In case you missed it, the Wall Street Journal has an interesting profile out today on Mario Gabelli, the $89 million-a-year founder of Gamco Investors Inc.
The story details 73-year-old Gabelli's success over the years as a stock-picker and his steadfast commitment to a research-heavy process even as a growing portion of the investing public is throwing in the towel on stock-picking in favor of index investing. Yet there was one juicy tidbit that came and went without much elaboration and, well, let's see if you can find what it is:
"Mr. Gabelli, who is thin with white hair, spends much of his free time immersing himself in myriad subjects from quarry mines to adult diapers, which he considers a growing market because of the aging population."
Wall Street's highest-paid CEO is bullish on adult diapers! This is an investment theme that could spawn so many think pieces, like ... well, let's not go there (the jokes would be too cheap and easy.) Instead let's take a look at why diapers, both the adult and baby varieties, may smell like roses to investors like Gabelli. (OK, sorry for that one cheap joke.)
For one thing, it's not just the huge demographic of Baby Boomers who are following Gabelli into the white-haired years. It's also in emerging markets, where the runway for growth is much larger than the U.S., where the disposable baby-diaper market is saturated. (Sorry again. These cheap jokes can be hard to resist!)
Sales of diapers in China and Eastern Europe rose 30 percent in the most recent quarter at Kimberly-Clark Corp., maker of Huggies for babies and Depends for their grandparents. And get this -- while many multinational corporations like Kimberly-Clark are struggling with the strong dollar's effect on sales, this growth was driven by price increases meant to combat weakening overseas currencies. While diapers may indeed contain elastic, demand for diapers seems to be reasonably inelastic.
Gabelli's diaper play, however, is a more concentrated and bold bet. And frankly, it's been a real stinker of late. (OK, hopefully that's the last diaper joke.) Gamco has amassed a 16 percent stake in the small-cap Tredegar Corp., which makes the plastic films used in diapers.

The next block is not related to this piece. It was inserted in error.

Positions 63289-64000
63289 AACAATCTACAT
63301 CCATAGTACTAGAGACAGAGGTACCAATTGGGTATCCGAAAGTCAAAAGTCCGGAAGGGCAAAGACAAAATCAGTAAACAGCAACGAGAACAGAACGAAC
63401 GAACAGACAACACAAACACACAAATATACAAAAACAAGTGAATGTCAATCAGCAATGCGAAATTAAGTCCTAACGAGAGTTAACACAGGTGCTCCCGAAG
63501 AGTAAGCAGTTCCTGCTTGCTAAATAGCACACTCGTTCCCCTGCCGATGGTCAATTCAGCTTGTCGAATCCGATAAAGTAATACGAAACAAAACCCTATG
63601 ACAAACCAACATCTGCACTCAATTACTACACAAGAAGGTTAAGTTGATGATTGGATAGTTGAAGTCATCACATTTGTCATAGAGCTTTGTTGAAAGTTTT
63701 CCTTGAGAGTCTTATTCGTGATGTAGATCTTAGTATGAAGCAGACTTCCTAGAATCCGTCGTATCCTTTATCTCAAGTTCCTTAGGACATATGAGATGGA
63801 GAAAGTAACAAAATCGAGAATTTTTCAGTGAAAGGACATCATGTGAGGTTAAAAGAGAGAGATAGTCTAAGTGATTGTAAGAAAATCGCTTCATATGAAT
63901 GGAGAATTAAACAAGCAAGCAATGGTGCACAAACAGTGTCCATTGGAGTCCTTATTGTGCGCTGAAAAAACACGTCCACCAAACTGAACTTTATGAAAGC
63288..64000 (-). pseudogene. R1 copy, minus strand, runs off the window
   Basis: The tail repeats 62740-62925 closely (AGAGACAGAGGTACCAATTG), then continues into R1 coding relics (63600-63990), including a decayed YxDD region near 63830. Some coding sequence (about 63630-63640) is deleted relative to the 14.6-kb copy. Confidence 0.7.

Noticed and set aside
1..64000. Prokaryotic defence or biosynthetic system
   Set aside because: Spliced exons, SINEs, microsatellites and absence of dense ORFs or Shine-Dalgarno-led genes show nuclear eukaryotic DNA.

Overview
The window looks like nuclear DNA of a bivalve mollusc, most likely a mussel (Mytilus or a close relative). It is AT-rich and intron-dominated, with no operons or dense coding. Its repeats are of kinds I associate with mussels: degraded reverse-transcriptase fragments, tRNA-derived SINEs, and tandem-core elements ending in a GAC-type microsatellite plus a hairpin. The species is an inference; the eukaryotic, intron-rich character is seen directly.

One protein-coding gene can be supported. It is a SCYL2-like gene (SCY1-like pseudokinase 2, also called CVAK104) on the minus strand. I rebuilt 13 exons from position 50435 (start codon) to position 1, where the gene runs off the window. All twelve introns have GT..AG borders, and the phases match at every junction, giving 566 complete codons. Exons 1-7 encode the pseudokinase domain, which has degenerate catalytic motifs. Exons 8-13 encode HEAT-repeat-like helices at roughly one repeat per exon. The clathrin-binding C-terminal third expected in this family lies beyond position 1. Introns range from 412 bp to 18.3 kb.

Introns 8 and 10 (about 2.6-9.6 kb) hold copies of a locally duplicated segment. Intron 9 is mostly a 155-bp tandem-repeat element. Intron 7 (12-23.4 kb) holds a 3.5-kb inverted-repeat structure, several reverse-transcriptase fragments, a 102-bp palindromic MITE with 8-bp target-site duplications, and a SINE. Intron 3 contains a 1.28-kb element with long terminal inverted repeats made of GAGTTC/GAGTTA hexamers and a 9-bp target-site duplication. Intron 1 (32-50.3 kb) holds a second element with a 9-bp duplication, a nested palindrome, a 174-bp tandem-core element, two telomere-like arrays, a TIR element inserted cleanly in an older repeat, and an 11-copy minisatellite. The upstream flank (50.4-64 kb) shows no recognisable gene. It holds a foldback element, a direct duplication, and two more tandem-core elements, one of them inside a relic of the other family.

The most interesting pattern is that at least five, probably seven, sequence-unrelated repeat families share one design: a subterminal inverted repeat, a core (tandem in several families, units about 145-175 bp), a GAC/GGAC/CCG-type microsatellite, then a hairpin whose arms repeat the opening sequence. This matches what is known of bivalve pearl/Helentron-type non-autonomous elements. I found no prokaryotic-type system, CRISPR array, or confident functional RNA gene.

At first it worked out great: Gabelli took an initial stake of about 6.9 percent in 1994, and the stock jumped more than 800 percent by April 1999. The shares crashed hard, however, and never quite reclaimed that peak.
The stock is down more than 50 percent from its most recent high in 2013 as the company's plastic-film business struggled with problems at a plant in Brazil and delays in the startup of a new product line.
As for Gabelli, this roughly $77 million position may not seem like much compared with the $47 billion Gamco manages or, heck, even the $89 million that Mario reportedly made last year. Yet it's clear this position is one that's close to Gabelli's heart. While Tredegar's conference calls are usually a short affair since not many analysts cover the stock, Mario himself has been known to make an appearance.
"Hi, Mario. How are you doing?" former CEO Nancy Taylor asked on the earnings call in March.
"Not too bad," Gabelli replied. "I missed part of the call, because there are too many conference calls, but always wanted to listen to yours," he said before asking how the company was marking certain assets to market.
This morning, Tredegar announced that its interim CEO will take over the top job permanently and the president of its film products business will leave the company. The stock promptly fell and is trading at a three-year low.
Being a diaper bull can be a messy affair. (Sorry.)